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Recreational pāua limits halved

A new daily limit for recreational pāua fishers in the central and lower North Island comes into effect today, halving the previous limit of 10 to five.

This decision was announced by the Ministry of Primary Industries [MPI] on Thursday.

It backs a need to support the sustainability of pāua stocks following reports of depletion from customary and recreational fishers.

Concerns were raised this year by fishers, communities and tāngata whenua, including the Mai Paritu tae atu ki Turakirae Fisheries Forum which represents iwi and hapū from Gisborne to South Wairarapa.

Fisheries New Zealand’s director of fisheries management Emma Taylor said localised depletion had been especially reported in easily accessible areas, expected to have higher recreational fishing activity in the warmer months.

“The new measures take a precautionary approach to managing the fishery so that pāua can be enjoyed by future generations.”

Public consultation on the changes was undertaken in April this year, with Fisheries New Zealand receiving more than 60 submissions.

Taylor said this feedback – which included strong support from tangata whenua, recreational fishers, and local communities to reduce daily limits – led to the new limits.

“Community feedback, along with the best available scientific information, contributes to determining sustainable catch settings,” said Taylor.

“It highlights the importance of working together for the sustainability of these important shared fisheries.”

Recreational fisher based in South Wairarapa, Jannine Rickards said she believed the new limits would prove to be a good thing.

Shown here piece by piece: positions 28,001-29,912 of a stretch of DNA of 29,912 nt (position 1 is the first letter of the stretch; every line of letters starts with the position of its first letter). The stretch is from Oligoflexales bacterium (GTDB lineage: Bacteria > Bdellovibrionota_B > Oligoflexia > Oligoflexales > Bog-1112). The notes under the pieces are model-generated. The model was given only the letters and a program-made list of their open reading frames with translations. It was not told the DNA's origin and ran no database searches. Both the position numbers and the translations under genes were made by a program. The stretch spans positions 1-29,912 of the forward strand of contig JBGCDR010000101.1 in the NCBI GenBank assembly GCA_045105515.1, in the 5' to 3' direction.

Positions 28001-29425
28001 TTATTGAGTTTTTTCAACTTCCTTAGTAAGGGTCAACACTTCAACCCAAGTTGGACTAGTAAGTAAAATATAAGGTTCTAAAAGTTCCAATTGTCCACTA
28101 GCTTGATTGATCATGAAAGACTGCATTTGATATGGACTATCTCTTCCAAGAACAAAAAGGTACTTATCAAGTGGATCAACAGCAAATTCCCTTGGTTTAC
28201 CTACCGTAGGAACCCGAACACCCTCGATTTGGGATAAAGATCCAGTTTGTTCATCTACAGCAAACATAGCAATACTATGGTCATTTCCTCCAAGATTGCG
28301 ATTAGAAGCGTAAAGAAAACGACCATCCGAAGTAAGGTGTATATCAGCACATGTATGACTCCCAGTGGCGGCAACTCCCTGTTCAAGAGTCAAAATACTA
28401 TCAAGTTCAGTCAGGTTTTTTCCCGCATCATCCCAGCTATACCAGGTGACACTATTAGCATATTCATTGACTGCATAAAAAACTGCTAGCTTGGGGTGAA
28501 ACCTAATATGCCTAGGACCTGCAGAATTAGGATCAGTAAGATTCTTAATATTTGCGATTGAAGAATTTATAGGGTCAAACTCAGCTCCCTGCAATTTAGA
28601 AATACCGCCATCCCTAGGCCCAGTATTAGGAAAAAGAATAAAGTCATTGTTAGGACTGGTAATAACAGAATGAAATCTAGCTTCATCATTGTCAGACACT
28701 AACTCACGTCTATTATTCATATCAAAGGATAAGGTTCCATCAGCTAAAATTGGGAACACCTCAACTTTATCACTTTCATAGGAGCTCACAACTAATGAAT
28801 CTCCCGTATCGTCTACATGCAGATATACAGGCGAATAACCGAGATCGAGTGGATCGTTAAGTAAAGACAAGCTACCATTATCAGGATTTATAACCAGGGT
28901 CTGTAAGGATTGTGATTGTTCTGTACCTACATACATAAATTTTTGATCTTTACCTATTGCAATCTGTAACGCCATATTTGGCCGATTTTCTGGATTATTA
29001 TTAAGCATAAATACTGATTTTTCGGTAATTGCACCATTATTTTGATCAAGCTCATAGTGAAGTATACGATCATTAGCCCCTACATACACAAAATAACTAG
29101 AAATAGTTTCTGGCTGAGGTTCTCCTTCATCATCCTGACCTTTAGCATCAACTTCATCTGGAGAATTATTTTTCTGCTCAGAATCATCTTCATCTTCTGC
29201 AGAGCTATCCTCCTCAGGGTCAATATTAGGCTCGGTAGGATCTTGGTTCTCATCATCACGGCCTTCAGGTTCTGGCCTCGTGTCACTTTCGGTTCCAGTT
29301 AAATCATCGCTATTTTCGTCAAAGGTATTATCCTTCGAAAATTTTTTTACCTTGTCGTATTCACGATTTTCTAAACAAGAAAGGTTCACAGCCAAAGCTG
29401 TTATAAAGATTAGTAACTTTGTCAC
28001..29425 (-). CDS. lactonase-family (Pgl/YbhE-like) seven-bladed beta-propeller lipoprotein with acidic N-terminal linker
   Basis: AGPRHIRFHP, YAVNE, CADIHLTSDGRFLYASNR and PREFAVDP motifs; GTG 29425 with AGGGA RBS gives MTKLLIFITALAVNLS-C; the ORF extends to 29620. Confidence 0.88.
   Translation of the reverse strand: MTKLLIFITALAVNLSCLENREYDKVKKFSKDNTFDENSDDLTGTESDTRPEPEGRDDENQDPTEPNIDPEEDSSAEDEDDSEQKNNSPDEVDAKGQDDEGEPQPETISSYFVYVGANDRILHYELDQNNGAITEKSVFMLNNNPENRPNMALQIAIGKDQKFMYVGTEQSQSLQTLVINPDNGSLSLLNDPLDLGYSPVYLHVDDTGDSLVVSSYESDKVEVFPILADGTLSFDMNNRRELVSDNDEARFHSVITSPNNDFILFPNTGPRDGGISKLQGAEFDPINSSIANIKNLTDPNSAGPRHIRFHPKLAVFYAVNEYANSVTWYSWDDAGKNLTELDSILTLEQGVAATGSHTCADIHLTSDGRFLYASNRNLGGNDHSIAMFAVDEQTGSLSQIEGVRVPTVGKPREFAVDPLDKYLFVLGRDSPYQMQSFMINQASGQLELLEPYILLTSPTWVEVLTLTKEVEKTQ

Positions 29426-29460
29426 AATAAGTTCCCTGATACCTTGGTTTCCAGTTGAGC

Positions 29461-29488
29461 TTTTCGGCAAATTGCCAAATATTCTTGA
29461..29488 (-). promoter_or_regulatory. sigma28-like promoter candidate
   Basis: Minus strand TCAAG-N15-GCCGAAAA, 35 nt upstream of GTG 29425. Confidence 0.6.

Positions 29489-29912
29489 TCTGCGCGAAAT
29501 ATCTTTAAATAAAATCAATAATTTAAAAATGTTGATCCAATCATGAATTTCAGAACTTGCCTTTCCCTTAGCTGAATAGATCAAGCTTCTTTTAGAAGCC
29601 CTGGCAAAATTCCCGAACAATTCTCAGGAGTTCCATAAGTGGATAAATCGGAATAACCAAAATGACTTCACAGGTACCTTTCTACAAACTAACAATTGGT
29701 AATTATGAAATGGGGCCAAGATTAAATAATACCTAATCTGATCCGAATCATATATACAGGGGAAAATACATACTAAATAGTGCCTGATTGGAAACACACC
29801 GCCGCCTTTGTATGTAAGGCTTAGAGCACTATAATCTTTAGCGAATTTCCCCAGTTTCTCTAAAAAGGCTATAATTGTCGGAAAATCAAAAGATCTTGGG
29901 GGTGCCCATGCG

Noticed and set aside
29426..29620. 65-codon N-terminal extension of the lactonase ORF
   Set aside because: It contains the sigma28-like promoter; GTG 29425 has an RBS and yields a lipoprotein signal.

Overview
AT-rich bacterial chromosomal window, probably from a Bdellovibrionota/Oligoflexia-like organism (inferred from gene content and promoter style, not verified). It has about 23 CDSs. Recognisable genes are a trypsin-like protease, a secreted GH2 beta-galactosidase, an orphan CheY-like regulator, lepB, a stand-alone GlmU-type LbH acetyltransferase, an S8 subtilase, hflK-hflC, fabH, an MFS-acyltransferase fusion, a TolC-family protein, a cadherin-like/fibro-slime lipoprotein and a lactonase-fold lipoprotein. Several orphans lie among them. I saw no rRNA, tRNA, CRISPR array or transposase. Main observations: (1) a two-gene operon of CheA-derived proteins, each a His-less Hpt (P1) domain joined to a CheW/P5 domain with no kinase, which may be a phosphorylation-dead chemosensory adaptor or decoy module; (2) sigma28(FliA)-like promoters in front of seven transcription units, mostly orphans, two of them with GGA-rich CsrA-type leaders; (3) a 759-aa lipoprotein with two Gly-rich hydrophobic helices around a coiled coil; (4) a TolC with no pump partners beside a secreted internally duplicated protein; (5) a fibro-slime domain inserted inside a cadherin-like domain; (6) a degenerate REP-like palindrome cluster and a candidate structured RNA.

“I think it was unnecessary to have ten. For most people, that’s a lot,” Rickards said.

“It’s a taonga you know? It should be harvested accordingly when you need some but not all the time.”

Rickards said a smaller limit would hopefully encourage fishers to only take what was needed.

“Kaimoana should be enjoyed fresh; it shouldn’t be frozen,” Rickards said.

“For me, but the ultimate flavour and enjoyment is in the fresh freshly caught produce.”

Having moved to the region 17 years ago, Rickards said she had noticed a recent increase in the recreational fishing activity around Ngāwī.

“It’s got quite busy at Ngāwī in the last few years with tourism and people venturing out that way to have a look,” Rickards said.

“There’s a cafe in Pirinoa and a campground at Ngāwī, which is great, but it means more people go out there because there’s something to do or see.”

Rickards said monitoring stock health could ensure future generations will have “this beautiful kai for their whānau”.

“It is a step towards living by Te Ao Māori [Māori worldview] and Kaitiakitanga, the Guardianship of natural resources,” Rickards said.

“In this way of living, you’re really connected to your whenua and your moana and you know this does need to be managed.”

While adjusting catch limits was one way to manage pāua stocks, co-owner and operator of South Wairarapa’s Tora Collective Claire Edwards said stock management also needed to include seasonal closures for spawning periods.

“Adjusting catch limits is one way to manage pāua stocks, but considering seasonal closures for spawning periods is equally crucial,” Edwards said.